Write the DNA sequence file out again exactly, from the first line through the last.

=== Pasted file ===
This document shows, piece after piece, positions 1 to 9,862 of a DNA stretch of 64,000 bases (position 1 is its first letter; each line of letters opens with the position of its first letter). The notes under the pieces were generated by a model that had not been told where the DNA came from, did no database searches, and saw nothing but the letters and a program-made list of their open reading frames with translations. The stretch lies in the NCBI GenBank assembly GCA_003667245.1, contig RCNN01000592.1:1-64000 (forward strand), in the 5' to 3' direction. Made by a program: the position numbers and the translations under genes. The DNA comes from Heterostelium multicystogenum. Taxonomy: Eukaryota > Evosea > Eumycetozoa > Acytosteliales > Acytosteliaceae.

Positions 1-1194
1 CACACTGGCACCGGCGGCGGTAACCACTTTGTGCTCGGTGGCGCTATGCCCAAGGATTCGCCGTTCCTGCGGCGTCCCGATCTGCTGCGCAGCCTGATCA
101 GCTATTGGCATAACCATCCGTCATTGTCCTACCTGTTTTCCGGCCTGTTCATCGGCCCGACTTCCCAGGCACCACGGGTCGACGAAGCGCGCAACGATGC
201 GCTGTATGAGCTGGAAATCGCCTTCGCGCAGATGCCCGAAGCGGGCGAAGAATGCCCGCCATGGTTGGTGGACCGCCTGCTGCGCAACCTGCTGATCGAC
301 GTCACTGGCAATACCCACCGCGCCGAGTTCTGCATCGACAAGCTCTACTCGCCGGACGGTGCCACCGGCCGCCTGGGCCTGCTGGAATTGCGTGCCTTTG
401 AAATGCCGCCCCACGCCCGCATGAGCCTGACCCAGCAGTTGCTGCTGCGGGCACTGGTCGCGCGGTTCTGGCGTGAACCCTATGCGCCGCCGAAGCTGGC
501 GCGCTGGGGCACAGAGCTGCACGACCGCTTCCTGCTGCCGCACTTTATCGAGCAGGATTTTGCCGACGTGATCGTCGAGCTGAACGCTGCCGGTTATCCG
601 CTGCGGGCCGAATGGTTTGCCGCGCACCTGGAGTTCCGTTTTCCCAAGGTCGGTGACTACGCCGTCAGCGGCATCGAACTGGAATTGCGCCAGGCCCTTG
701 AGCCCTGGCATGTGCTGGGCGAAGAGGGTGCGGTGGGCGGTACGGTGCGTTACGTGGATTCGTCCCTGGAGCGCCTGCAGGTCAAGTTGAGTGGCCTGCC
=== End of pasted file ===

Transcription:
This document shows, piece after piece, positions 1 to 9,862 of a DNA stretch of 64,000 bases (position 1 is its first letter; each line of letters opens with the position of its first letter). The notes under the pieces were generated by a model that had not been told where the DNA came from, did no database searches, and saw nothing but the letters and a program-made list of their open reading frames with translations. The stretch lies in the NCBI GenBank assembly GCA_003667245.1, contig RCNN01000592.1:1-64000 (forward strand), in the 5' to 3' direction. Made by a program: the position numbers and the translations under genes. The DNA comes from Heterostelium multicystogenum. Taxonomy: Eukaryota > Evosea > Eumycetozoa > Acytosteliales > Acytosteliaceae.

Positions 1-1194
1 CACACTGGCACCGGCGGCGGTAACCACTTTGTGCTCGGTGGCGCTATGCCCAAGGATTCGCCGTTCCTGCGGCGTCCCGATCTGCTGCGCAGCCTGATCA
101 GCTATTGGCATAACCATCCGTCATTGTCCTACCTGTTTTCCGGCCTGTTCATCGGCCCGACTTCCCAGGCACCACGGGTCGACGAAGCGCGCAACGATGC
201 GCTGTATGAGCTGGAAATCGCCTTCGCGCAGATGCCCGAAGCGGGCGAAGAATGCCCGCCATGGTTGGTGGACCGCCTGCTGCGCAACCTGCTGATCGAC
301 GTCACTGGCAATACCCACCGCGCCGAGTTCTGCATCGACAAGCTCTACTCGCCGGACGGTGCCACCGGCCGCCTGGGCCTGCTGGAATTGCGTGCCTTTG
401 AAATGCCGCCCCACGCCCGCATGAGCCTGACCCAGCAGTTGCTGCTGCGGGCACTGGTCGCGCGGTTCTGGCGTGAACCCTATGCGCCGCCGAAGCTGGC
501 GCGCTGGGGCACAGAGCTGCACGACCGCTTCCTGCTGCCGCACTTTATCGAGCAGGATTTTGCCGACGTGATCGTCGAGCTGAACGCTGCCGGTTATCCG
601 CTGCGGGCCGAATGGTTTGCCGCGCACCTGGAGTTCCGTTTTCCCAAGGTCGGTGACTACGCCGTCAGCGGCATCGAACTGGAATTGCGCCAGGCCCTTG
701 AGCCCTGGCATGTGCTGGGCGAAGAGGGTGCGGTGGGCGGTACGGTGCGTTACGTGGATTCGTCCCTGGAGCGCCTGCAGGTCAAGTTGAGTGGCCTGCC